Sand fly evolution and its relationship to Leishmania transmission
Ready, PD;
Memórias do Instituto Oswaldo Cruz , 2000, DOI: 10.1590/S0074-02762000000400024
Abstract: the evolutionary relationships of sand flies and leishmania are discussed in this report, which draws distinctions between co-association, co-evolution and co-speciation (or co-cladogenesis). examples focus on phlebotomus vectors of le. infantum and le. major in the mediterranean subregion.
Worry, anxiety and tension — importance, identification and management in primary care
PD Carey
Continuing Medical Education , 2004,
The transformative potential of the apocalypse of John
PD Decock
Acta Theologica , 2011,
Abstract: The transformative power of the Apocalypse of John is not situated in its prophetic predictions in the sense of information about the future but in its offer of divine wisdom by means of the symbolic scenes. The four types of symbols drawn by Gregory Baum from sociological traditions help to understand the transformative power of the symbols through which the possibility is offered to the hearers to see themselves and the world in new ways, to be able to discern between the ways of Babylon and the ways of Jerusalem. The transformation in view is not merely an individual and temporary one, but a cosmic, social and divine-human one in which perseverance in doing the works of Jesus to the end and holding on to the witness to/of Jesus (Rev 2:26; 12:17) play a crucial role.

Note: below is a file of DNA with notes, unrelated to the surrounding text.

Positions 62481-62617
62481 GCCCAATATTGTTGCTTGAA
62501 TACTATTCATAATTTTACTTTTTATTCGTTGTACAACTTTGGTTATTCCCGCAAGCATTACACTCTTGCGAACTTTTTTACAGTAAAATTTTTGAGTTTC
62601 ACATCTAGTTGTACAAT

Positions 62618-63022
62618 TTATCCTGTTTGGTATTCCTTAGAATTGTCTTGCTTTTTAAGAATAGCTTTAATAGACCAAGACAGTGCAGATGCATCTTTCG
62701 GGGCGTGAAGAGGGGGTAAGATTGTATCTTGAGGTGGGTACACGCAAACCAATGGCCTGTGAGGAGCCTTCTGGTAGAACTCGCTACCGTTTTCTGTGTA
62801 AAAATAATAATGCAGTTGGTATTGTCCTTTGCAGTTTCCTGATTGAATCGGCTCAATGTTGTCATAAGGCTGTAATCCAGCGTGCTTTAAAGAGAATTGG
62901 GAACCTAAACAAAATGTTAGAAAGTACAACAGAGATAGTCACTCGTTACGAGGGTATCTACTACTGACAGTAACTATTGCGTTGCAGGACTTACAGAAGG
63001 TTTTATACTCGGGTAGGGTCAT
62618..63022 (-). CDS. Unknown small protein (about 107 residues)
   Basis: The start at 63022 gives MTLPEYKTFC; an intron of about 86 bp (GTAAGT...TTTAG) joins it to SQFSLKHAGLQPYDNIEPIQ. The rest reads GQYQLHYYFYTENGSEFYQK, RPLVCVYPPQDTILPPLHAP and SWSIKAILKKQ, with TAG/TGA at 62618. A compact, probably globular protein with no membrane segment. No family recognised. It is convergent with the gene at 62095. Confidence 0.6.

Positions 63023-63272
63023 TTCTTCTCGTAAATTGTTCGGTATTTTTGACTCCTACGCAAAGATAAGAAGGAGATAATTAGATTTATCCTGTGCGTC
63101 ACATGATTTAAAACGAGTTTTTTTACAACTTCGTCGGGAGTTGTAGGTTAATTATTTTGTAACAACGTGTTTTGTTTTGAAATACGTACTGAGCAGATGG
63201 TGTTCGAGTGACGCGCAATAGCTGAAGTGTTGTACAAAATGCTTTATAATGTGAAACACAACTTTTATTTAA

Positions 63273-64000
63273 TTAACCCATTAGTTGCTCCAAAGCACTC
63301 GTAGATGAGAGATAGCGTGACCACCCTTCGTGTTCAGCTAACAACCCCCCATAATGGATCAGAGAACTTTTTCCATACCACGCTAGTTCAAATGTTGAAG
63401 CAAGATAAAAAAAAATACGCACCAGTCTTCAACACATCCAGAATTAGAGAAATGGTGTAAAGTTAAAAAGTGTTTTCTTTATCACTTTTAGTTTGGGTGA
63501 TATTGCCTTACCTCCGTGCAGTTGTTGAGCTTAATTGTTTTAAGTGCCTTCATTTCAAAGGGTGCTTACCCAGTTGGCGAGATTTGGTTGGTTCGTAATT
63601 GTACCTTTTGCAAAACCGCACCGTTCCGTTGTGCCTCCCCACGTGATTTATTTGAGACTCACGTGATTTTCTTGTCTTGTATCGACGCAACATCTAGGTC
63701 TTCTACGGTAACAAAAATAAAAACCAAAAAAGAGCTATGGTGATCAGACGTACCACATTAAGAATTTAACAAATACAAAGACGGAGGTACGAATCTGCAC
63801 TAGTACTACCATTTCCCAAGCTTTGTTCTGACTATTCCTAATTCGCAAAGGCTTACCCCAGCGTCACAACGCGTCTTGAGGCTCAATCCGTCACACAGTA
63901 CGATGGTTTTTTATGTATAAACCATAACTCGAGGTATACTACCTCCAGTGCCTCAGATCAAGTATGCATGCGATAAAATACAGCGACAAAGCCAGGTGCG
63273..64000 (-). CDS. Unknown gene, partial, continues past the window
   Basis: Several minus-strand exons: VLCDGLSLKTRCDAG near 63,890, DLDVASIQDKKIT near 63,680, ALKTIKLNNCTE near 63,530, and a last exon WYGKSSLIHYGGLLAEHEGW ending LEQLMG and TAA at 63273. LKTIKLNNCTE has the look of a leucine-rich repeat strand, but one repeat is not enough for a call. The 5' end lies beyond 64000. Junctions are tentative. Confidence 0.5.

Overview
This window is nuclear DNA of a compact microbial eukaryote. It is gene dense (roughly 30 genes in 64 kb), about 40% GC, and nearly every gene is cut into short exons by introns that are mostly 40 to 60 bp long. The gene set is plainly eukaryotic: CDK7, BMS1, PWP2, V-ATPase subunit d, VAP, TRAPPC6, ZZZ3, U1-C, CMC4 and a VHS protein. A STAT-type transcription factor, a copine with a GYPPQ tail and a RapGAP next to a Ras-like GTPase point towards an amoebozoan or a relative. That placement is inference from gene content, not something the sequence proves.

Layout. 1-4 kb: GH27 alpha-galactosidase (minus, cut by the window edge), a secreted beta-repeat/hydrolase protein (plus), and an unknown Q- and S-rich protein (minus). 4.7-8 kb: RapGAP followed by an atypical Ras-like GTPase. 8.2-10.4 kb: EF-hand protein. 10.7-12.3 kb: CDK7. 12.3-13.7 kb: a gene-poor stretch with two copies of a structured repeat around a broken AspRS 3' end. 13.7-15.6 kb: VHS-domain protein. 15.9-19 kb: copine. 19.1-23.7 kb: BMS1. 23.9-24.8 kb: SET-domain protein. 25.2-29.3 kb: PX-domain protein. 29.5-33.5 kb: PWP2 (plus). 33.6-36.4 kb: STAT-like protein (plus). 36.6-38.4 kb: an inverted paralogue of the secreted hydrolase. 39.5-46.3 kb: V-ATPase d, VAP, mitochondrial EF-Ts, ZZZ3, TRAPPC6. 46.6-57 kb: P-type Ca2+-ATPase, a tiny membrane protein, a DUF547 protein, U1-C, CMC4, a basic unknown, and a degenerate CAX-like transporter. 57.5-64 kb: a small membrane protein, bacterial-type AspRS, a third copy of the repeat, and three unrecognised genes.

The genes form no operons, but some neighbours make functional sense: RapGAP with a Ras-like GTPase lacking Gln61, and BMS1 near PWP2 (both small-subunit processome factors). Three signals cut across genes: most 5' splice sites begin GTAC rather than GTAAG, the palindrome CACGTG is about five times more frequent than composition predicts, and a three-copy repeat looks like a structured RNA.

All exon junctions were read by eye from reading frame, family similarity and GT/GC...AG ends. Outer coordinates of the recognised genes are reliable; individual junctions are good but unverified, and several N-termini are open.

The Metabolic Syndrome: Is the combination of three any better than the value of one, or two?
PD Njobvu
Medical Journal of Zambia , 2010,
Abstract: No
Sand fly evolution and its relationship to Leishmania transmission